From the July-August, 1995 issue (Vol. 2 No. 5) of Probe
The story broke suddenly in The Wall Street Journal of June 23, 1995. The Republicans in the House were looking for funds to cut from the federal government's operating budget. The first move was to pass a bill cutting $155,000,000 and eliminating 2,700 jobs from operations of the House and legislative agencies such as the General Accounting Office. Then Speaker Newt Gingrich and Majority Leader Dick Armey apparently had their legislative aides go through the White House budget and target agencies they felt were unnecessary and expendable. In the sixteenth and next to last paragraph of the Wall Street Journal story noted above, the reference to eliminating the Review Board appeared. Ironically a quote from Armey in the story read that, "I hope that we can set straight a perception of wrongdoing." How Congress could do this by saving a whopping two million (approximate ARRB budget) from a one and a half trillion dollar budget escapes us. Precisely the opposite effect would occur. But this statement and this effort shows us even more how out of touch our Washington representatives are.
When this story got out and circulated to the members of the ARRB and the research community, a coordinated effort took place to lobby the House Appropriations Subcommittee on Treasury, Postal Service and General Government. This effort was led by representatives and friends of COPA like John Judge, Dan Alcorn, John Newman, and Washington columnist Sarah McClendon. As a result of this effort, Rep. Steny Hoyer (D) of Maryland sponsored an amendment that restored funding in the House to 2.15 million for the ARRB. The bill was passed and then sent on to the equivalent committee in the Senate led by Sen. Shelby (R) of Alabama and Sen. Kerrey (D) of Nebraska. It was passed there also. The villain in this drama was Rep. Jim Lightfoot (R) of Iowa who originally moved the bill to cancel the ARRB in the House Committee on Appropriations. We understand that the line being sold in the House was that the National Archives could do the equivalent job that the ARRB was doing. We won't comment on the inanity of that obvious deception.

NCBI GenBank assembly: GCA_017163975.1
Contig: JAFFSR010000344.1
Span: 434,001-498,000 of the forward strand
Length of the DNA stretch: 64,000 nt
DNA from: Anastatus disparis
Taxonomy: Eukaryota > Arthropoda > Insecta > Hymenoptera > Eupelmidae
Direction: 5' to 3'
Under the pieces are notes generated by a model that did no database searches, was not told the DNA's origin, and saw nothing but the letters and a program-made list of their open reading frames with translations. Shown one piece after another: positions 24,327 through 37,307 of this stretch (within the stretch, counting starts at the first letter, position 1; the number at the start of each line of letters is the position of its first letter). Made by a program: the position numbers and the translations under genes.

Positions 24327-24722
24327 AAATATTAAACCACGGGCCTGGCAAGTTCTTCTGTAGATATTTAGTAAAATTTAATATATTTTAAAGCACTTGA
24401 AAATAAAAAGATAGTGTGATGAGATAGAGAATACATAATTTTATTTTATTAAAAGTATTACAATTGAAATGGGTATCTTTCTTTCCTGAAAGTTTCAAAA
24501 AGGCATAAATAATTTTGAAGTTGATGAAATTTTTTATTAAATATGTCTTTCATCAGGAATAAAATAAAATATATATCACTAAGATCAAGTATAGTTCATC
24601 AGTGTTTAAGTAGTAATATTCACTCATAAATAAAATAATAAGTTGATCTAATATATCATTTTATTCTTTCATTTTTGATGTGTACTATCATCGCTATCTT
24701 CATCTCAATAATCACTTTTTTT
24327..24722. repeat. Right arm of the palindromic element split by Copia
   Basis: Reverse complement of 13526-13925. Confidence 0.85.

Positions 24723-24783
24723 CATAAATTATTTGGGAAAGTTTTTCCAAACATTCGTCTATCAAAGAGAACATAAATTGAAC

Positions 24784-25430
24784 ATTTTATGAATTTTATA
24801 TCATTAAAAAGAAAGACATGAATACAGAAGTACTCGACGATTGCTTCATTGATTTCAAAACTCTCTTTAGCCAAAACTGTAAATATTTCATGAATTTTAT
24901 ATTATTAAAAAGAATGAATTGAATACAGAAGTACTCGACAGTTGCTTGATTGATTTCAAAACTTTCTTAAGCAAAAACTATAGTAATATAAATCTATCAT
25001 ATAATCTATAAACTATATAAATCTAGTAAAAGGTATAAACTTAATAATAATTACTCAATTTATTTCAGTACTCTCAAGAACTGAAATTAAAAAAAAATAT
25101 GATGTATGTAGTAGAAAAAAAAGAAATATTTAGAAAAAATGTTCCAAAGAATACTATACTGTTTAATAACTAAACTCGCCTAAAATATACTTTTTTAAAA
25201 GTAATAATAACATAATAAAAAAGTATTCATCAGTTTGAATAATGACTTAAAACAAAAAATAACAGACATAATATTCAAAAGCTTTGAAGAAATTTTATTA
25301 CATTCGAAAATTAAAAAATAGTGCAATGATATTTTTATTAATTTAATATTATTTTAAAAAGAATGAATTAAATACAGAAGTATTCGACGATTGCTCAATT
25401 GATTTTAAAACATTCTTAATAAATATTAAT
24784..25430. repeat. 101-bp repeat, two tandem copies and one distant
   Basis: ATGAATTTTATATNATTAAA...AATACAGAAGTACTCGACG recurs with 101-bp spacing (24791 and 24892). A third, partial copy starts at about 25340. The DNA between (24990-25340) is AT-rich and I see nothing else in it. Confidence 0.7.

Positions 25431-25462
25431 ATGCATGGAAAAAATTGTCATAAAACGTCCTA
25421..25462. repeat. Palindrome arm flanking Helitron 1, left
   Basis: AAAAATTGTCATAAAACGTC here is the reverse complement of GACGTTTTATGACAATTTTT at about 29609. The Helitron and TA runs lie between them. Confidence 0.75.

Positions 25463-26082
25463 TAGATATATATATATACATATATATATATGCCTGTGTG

There was a downside in all this though. President Clinton had originally asked for an operating budget of 2.4 million. In the view of many, that was not enough. But the amount voted in both the Senate and House versions of the bill was 2.15 million. It seems the DeConcini effort of the previous year to whittle down the budget has taken a mental hold on the funding figure in Congress. Next year Probe will prepare its readership in advance to lobby the appropriate committees for the higher figure.
~ Jim DiEugenio